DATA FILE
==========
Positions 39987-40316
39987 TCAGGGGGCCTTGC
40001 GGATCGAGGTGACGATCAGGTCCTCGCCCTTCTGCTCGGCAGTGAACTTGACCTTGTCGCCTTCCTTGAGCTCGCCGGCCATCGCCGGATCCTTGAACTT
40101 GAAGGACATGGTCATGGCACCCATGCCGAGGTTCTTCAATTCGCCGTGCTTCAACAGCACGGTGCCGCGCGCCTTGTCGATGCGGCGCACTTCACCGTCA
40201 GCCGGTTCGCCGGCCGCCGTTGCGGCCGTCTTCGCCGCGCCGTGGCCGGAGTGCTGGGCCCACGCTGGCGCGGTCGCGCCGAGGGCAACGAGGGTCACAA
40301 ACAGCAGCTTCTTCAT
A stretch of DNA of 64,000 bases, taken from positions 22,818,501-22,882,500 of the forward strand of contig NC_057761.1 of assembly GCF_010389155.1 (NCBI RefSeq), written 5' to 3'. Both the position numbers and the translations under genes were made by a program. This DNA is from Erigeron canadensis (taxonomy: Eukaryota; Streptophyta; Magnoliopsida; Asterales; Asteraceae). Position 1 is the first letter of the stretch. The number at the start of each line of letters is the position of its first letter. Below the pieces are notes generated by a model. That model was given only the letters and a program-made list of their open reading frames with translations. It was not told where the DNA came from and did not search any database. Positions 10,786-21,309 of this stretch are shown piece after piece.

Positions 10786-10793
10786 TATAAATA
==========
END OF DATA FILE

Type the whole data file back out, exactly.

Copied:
Positions 39987-40316
39987 TCAGGGGGCCTTGC
40001 GGATCGAGGTGACGATCAGGTCCTCGCCCTTCTGCTCGGCAGTGAACTTGACCTTGTCGCCTTCCTTGAGCTCGCCGGCCATCGCCGGATCCTTGAACTT
40101 GAAGGACATGGTCATGGCACCCATGCCGAGGTTCTTCAATTCGCCGTGCTTCAACAGCACGGTGCCGCGCGCCTTGTCGATGCGGCGCACTTCACCGTCA
40201 GCCGGTTCGCCGGCCGCCGTTGCGGCCGTCTTCGCCGCGCCGTGGCCGGAGTGCTGGGCCCACGCTGGCGCGGTCGCGCCGAGGGCAACGAGGGTCACAA
40301 ACAGCAGCTTCTTCAT
A stretch of DNA of 64,000 bases, taken from positions 22,818,501-22,882,500 of the forward strand of contig NC_057761.1 of assembly GCF_010389155.1 (NCBI RefSeq), written 5' to 3'. Both the position numbers and the translations under genes were made by a program. This DNA is from Erigeron canadensis (taxonomy: Eukaryota; Streptophyta; Magnoliopsida; Asterales; Asteraceae). Position 1 is the first letter of the stretch. The number at the start of each line of letters is the position of its first letter. Below the pieces are notes generated by a model. That model was given only the letters and a program-made list of their open reading frames with translations. It was not told where the DNA came from and did not search any database. Positions 10,786-21,309 of this stretch are shown piece after piece.

Positions 10786-10793
10786 TATAAATA